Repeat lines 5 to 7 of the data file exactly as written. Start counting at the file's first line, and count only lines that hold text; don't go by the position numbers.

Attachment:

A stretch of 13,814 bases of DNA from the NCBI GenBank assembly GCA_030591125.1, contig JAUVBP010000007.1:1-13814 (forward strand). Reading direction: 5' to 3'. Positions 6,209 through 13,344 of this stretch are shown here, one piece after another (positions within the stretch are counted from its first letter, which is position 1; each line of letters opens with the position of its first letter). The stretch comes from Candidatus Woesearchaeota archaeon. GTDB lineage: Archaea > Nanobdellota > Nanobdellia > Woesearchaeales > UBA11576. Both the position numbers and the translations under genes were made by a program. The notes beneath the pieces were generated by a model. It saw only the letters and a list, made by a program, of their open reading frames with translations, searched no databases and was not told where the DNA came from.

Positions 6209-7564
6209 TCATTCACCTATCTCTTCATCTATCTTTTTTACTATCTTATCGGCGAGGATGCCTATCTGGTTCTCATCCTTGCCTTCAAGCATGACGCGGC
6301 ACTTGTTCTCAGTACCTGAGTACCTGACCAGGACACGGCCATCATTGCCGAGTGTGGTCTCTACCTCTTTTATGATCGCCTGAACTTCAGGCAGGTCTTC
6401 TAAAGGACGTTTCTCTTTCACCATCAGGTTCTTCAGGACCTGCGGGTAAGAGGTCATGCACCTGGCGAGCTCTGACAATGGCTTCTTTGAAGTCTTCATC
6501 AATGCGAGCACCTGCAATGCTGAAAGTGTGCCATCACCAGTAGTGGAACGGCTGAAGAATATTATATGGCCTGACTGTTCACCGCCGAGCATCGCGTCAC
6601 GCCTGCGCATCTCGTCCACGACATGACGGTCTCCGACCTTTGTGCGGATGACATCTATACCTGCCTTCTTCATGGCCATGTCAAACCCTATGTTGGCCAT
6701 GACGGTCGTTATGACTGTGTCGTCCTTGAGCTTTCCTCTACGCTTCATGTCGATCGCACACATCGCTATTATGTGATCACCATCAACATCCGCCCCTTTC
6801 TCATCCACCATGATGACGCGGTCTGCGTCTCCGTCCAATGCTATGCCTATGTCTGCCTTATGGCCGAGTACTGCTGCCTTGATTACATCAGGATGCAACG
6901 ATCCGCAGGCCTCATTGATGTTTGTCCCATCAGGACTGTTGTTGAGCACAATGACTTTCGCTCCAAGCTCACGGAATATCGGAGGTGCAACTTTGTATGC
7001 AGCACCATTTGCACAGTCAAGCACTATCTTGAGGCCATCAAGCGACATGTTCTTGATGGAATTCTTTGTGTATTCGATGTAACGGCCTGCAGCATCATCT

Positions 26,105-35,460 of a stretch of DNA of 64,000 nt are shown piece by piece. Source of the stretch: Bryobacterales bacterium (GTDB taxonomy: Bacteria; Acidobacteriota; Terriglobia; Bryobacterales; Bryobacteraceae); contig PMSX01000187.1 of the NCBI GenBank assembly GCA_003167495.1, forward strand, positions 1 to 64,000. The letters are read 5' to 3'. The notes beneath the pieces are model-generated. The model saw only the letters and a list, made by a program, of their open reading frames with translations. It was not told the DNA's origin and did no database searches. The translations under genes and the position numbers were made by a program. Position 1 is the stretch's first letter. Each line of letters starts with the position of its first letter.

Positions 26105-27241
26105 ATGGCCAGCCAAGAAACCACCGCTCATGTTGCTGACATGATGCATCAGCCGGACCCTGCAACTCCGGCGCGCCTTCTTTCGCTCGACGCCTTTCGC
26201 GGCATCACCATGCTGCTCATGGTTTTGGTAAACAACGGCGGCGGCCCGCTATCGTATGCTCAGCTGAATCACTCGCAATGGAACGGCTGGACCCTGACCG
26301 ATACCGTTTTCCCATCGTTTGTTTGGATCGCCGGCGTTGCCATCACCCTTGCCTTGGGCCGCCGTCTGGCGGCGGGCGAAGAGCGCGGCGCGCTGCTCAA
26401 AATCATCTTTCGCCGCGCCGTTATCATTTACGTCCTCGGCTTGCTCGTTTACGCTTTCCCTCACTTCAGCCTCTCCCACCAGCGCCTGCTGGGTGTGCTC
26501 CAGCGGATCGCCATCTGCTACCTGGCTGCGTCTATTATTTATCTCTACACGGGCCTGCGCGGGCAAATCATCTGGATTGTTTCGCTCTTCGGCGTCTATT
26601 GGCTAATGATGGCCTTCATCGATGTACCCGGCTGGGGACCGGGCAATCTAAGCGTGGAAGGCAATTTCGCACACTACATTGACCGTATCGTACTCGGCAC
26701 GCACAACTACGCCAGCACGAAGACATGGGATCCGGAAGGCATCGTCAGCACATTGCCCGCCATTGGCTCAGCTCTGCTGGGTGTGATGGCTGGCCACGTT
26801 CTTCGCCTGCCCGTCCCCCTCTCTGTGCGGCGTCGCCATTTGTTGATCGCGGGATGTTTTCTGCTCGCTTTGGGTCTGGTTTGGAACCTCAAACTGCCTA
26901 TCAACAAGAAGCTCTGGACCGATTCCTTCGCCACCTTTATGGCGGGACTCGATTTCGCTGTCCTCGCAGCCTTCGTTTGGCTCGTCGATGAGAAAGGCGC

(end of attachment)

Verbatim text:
6401 TAAAGGACGTTTCTCTTTCACCATCAGGTTCTTCAGGACCTGCGGGTAAGAGGTCATGCACCTGGCGAGCTCTGACAATGGCTTCTTTGAAGTCTTCATC
6501 AATGCGAGCACCTGCAATGCTGAAAGTGTGCCATCACCAGTAGTGGAACGGCTGAAGAATATTATATGGCCTGACTGTTCACCGCCGAGCATCGCGTCAC
6601 GCCTGCGCATCTCGTCCACGACATGACGGTCTCCGACCTTTGTGCGGATGACATCTATACCTGCCTTCTTCATGGCCATGTCAAACCCTATGTTGGCCAT